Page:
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Re: [7x10minilathe] South Bend's doors are locked.

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  • Syd H. Levine
    Anybody in or near South Bend? There may be a bankruptcy of foreclosure auction before all is said and done. Maybe even completed or partially completed
    Message 1 of 4 , May 31, 2002
      Anybody in or near South Bend? There may be a bankruptcy of foreclosure
      auction before all is said and done. Maybe even completed or partially
      completed lathes. There may be some list members that would be interested
      in one of the last SB lathes ever made.
    • Gregg Eshelman
      ... http://www.southbendtribune.com/stories/2002/05/31/local.20020531-sbt-MARS-A1-Plant_shut.sto ... I wish I had a nickel for every guy that has told me, My
      Message 2 of 4 , Jun 1 12:21 AM
        --- Bob Sunley <rosunley@...> wrote:
        > On 31 May 2002, at 23:55, bob@... wrote:
        >
        > Seen on another group
        >
        >
        http://www.southbendtribune.com/stories/2002/05/31/local.20020531-sbt-MARS-A1-Plant_shut.sto
        >
        > You may have to reassemble the url.

        "I wish I had a nickel for every guy that has told me,
        'My dad or my granddad has got one of your lathes in
        his basement or garage,'" Deka said.

        There's the problem, their stuff is built too damn
        good. ;) Market saturation really sucks, eh? So does
        not having a plan to be nimble in the way of
        competition. :P At least this one wasn't done in by
        a payroll out of balance with company income with
        wages averaging $13-$14 an hour. Were they doing
        any CNC stuff? Without that there's no surprise
        about their troubles. It also looks like they had
        too limited of a product line. Lathes and rubber
        roll grinders. What else? Finding or even better,
        creating a market niche has been a big key to
        survival for many "legacy" companies.

        For example, Polaroid kept a hammerlock on instant
        photography, suing rival Kodak each time they dared
        try to sell an instant camera. That fierce protection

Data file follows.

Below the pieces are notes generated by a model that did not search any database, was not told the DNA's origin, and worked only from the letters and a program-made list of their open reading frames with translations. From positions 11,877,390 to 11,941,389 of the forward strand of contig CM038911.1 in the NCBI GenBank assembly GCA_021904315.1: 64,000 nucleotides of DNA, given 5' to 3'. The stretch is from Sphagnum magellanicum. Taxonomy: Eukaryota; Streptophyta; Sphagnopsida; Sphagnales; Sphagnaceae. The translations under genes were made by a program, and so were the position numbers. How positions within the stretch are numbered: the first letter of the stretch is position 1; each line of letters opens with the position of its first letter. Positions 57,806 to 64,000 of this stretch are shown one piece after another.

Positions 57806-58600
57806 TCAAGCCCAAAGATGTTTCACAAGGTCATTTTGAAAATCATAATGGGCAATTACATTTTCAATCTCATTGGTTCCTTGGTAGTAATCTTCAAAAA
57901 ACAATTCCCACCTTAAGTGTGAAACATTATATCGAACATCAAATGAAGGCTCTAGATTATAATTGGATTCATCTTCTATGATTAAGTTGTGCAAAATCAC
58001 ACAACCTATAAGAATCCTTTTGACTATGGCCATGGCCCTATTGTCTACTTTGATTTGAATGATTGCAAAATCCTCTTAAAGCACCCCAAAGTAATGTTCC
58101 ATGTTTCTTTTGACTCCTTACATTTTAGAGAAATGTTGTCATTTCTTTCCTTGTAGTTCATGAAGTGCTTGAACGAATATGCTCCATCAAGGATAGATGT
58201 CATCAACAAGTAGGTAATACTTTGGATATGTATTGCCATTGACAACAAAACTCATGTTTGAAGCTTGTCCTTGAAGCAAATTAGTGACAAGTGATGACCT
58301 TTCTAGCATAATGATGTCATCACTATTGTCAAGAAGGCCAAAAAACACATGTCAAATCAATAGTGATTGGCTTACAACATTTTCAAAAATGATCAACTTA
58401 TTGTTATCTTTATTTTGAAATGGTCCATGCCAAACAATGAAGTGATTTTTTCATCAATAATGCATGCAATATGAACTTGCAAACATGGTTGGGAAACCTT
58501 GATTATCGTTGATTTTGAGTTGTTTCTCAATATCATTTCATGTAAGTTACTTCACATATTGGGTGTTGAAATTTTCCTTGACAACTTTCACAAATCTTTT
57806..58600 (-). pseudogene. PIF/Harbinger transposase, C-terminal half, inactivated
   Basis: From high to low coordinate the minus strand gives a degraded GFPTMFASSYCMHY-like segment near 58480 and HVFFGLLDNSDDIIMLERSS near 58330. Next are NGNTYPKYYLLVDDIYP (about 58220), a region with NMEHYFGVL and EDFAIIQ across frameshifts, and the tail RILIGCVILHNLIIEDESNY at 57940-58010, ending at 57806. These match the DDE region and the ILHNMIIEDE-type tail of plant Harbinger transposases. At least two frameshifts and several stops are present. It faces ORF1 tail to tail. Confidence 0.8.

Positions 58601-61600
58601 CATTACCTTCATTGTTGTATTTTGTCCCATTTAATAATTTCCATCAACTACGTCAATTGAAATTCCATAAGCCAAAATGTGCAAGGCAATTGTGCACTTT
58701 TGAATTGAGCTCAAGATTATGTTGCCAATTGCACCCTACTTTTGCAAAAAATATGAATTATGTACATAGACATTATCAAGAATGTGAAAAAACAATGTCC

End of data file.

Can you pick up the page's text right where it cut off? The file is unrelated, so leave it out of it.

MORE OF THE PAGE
blinded the company to the digital photography
        revolution and they were late to the party. Now
        they've
        filed for bankruptcy or "financial restructuring".

        Knowing when your historical core business is on the
        outs and coming up with new products is how most
        companies survive. Only those that produce stuff that
        people have and will always need can afford to
        ignore the changing wind in the marketplace.

        I'll bet that if South Bend put the effort into it
        they could build a $300 7x12 lathe far superior
        to the Homier, as long as the workforce can keep
        it in mind that the health and profitability of their
        employer directly affects their having a job or not
        and how much of the profit can be afforded for
        wages. :)

        What if we all contacted the right people at
        South Bend and suggested that they look into serving
        the hobbyist market with a superior product? Even
        at the highest price (Micro-Mark) a lathe that's
        truly ready to roll out of the box would have the
        upper hand. Modern equipment and a small (heck, they
        had that) and efficient workforce could overcome
        dirt cheap labor and early 20th century manufacturing
        methods! :)

        =====
        http://www.junkscience.com "All the Junk that's fit to Debunk!"

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      • varmint_al
        Here is a picture taken a few weeks ago of a 53 year old SouthBend lathe. It is a 16/24 by 12 bed. My Pop used it until about 10 years ago, but it is still
        Message 3 of 4 , Jun 1 1:24 PM
          Here is a picture taken a few weeks ago of a 53 year old SouthBend
          lathe. It is a 16/24" by 12' bed. My Pop used it until about 10 years
          ago, but it is still in use. Note. The jobs are important, not
          cleaning up the chips!

          Here is the URL:

          http://www.varmintal.com/old-sbl.jpg

          Let the Chips Fly... Varmint Al
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